19

September

2012

3

The Fix – Catalogue of Casts of Fossils

by Katie Wagner

A treatment we commonly perform in the Conservation Lab is re-backing.  A weak point in many case bound books is the gutter.  When it fails the spine typically deteriorates and falls off the back of the book.  A re-backing replaces the original spine and enables the book to be used again without sustaining further damage.

An example of this is type of repair was recently undertaken on “Catalogue of Casts of Fossils from the Principal Museums of Europe and America” by Henry A. Ward, 1866.  As the title suggests, the book is a catalog of fossil casts taken by Henry Ward in his travels and offered to museums for display and study purposes.

The book arrived in the Conservation Lab with the front cover and spine detached. The endpapers were also detached and acidic and the back cover was barely attached.

The first step in creating a new cover was to clean the spine to remove acidic animal glue and to provide a new acid free lining better able to support the textblock.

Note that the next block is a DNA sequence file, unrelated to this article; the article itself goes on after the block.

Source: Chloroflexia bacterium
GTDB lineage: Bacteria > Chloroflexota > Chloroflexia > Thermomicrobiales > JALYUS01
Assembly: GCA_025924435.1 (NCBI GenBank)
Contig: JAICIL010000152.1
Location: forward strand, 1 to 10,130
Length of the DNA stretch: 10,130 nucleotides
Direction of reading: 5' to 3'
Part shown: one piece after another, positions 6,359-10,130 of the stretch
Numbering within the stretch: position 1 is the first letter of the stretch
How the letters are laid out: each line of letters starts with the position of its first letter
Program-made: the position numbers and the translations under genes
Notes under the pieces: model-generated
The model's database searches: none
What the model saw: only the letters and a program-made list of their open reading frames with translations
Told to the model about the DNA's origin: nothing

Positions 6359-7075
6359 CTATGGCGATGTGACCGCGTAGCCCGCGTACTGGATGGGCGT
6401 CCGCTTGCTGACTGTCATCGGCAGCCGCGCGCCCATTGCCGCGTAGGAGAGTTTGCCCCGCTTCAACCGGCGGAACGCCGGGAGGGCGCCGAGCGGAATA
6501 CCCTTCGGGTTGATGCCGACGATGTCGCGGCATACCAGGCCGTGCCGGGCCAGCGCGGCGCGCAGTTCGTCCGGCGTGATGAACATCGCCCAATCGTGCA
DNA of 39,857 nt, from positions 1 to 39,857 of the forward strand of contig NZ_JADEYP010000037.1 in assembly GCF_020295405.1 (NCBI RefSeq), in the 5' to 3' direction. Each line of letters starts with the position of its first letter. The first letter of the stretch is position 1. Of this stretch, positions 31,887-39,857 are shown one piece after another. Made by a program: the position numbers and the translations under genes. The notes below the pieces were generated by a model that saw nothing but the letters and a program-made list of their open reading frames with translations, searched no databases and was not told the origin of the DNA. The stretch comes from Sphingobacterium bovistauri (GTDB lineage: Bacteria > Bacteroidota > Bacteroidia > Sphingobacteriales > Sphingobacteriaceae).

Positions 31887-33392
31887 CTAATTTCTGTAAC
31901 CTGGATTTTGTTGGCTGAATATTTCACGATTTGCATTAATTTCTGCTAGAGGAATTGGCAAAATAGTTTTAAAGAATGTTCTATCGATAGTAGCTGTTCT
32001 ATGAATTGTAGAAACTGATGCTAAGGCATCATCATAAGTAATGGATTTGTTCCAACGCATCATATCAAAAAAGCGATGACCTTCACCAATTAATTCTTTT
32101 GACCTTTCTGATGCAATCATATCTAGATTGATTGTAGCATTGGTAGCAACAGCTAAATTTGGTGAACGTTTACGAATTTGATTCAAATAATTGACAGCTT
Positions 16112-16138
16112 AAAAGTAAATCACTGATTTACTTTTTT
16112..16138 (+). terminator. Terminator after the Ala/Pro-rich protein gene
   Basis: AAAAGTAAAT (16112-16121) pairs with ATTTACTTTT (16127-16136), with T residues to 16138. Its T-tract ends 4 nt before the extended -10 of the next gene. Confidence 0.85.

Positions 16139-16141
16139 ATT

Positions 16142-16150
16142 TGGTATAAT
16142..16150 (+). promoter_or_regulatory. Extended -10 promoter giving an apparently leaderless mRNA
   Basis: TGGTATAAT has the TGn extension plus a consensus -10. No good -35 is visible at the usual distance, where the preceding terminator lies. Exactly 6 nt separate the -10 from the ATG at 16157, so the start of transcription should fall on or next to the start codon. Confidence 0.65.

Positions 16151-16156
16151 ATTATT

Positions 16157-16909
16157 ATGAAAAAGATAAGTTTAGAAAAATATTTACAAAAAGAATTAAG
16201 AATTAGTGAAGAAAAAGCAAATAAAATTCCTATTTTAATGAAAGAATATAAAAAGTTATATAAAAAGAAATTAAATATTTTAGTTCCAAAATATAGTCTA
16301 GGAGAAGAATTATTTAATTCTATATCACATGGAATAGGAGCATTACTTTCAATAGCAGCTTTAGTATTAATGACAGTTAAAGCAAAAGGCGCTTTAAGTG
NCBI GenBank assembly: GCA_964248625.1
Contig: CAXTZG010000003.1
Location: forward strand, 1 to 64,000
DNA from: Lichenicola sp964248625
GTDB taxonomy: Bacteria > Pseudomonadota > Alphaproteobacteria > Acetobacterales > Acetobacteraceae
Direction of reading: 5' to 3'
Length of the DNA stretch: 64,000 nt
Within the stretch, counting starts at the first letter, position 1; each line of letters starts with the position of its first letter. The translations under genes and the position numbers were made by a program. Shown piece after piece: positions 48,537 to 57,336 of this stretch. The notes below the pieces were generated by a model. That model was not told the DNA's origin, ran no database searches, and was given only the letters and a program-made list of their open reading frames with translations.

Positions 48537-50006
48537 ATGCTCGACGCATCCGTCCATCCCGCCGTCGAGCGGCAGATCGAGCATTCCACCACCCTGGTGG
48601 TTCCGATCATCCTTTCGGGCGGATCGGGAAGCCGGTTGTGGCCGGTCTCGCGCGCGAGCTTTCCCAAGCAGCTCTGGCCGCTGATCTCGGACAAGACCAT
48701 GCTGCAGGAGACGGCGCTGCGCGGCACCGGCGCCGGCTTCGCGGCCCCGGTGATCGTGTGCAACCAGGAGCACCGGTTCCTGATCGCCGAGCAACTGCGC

During treatment spine cleaning

A new spine was made from a piece of airplane linen (the high thread count raw linen used on biplane wings!) toned to compliment the original spine color. This new spine piece was inserted under the cover boards and the old spine was then re-adhered to the new spine.

after treatment new spine

 

The repair is visible only where there were existing areas of loss ( in this case at the head and tail of the spine and along the gutter.)

 

 

The book can now be used by researchers without risking further damage to the original item. This title was also scanned as part of the Biodiversity Heritage Library project and may be viewed online in full-text.

After treatment - front cover

 

3 thoughts on “The Fix – Catalogue of Casts of Fossils

  1. Nancy Gwinn

    A great explanation, Katie. I’m going to send this blog post to Brian Heidtke, just to keep him interested in what we’re doing. Nancy

    Reply
    1. Erin Rushing

      Hi Abby,

      Thanks for your comment! In case it’s not clear, the work described in this blog series is generally performed by the post’s author – Katie Wagner. We’re lucky to have her!

      Reply

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